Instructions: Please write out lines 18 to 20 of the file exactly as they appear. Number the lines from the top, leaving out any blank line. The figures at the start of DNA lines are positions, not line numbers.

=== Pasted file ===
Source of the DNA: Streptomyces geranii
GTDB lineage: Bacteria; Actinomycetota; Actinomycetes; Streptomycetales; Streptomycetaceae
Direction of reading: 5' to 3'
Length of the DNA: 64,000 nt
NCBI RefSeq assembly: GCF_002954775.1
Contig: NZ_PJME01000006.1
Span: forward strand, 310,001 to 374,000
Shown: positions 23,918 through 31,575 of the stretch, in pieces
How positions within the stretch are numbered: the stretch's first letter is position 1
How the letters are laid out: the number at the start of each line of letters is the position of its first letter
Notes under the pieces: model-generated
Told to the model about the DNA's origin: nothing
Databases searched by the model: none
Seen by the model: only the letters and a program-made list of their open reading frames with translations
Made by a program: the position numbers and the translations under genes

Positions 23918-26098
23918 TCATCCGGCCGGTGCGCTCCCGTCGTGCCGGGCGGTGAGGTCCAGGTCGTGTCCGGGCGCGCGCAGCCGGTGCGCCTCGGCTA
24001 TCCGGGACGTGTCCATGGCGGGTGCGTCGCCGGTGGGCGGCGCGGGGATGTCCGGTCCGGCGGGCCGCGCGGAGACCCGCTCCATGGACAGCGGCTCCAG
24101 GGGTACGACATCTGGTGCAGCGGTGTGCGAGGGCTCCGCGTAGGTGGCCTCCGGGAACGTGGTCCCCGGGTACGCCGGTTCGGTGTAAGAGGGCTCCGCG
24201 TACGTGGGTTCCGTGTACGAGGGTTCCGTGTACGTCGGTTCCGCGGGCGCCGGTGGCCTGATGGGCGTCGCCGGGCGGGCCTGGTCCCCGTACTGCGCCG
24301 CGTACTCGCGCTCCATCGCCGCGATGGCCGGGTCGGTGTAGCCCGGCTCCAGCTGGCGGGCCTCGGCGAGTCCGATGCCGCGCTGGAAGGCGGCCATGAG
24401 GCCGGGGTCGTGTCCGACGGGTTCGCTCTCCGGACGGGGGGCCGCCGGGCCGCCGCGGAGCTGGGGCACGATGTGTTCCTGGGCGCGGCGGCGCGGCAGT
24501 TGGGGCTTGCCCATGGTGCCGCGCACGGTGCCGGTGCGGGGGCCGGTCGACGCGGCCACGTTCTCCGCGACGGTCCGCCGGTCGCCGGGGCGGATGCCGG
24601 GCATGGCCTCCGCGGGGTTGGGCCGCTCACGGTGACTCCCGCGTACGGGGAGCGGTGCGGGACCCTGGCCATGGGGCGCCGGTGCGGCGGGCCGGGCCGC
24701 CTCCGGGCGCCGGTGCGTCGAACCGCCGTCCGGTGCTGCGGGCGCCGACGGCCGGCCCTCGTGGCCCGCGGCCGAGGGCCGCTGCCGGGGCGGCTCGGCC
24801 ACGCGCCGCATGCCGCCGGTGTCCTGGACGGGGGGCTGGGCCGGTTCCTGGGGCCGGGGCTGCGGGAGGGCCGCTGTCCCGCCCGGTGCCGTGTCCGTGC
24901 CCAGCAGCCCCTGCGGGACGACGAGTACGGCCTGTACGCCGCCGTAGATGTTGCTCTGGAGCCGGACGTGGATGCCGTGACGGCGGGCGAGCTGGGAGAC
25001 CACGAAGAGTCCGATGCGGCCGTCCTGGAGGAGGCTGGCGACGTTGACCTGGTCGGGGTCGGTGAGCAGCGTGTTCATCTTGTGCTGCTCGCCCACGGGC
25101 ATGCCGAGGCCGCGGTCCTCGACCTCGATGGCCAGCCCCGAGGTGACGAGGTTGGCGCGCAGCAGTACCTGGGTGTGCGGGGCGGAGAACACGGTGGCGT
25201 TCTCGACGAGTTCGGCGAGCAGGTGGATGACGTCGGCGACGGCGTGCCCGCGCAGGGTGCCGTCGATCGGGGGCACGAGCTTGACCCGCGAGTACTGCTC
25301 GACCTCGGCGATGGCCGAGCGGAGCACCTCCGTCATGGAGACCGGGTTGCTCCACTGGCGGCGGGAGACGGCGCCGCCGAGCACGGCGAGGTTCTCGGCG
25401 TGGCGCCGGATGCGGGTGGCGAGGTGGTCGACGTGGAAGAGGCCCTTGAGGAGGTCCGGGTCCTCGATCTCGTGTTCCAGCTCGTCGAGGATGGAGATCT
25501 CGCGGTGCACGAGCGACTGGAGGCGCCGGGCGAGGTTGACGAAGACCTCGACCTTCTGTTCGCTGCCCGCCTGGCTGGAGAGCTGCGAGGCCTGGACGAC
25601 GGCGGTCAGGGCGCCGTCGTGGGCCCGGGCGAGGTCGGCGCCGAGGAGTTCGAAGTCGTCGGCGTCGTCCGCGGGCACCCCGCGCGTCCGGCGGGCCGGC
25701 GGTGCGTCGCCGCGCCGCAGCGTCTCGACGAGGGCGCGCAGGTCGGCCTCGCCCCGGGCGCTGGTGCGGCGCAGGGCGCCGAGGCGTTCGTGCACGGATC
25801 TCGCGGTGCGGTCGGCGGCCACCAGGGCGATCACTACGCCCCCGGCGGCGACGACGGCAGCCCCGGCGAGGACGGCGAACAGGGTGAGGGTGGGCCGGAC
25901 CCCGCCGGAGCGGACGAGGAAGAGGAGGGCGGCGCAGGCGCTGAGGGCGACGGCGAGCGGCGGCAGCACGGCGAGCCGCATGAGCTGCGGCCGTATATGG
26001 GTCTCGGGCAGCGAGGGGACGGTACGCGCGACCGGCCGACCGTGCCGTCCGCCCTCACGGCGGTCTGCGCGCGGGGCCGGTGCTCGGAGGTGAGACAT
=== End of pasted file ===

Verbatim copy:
24001 TCCGGGACGTGTCCATGGCGGGTGCGTCGCCGGTGGGCGGCGCGGGGATGTCCGGTCCGGCGGGCCGCGCGGAGACCCGCTCCATGGACAGCGGCTCCAG
24101 GGGTACGACATCTGGTGCAGCGGTGTGCGAGGGCTCCGCGTAGGTGGCCTCCGGGAACGTGGTCCCCGGGTACGCCGGTTCGGTGTAAGAGGGCTCCGCG
24201 TACGTGGGTTCCGTGTACGAGGGTTCCGTGTACGTCGGTTCCGCGGGCGCCGGTGGCCTGATGGGCGTCGCCGGGCGGGCCTGGTCCCCGTACTGCGCCG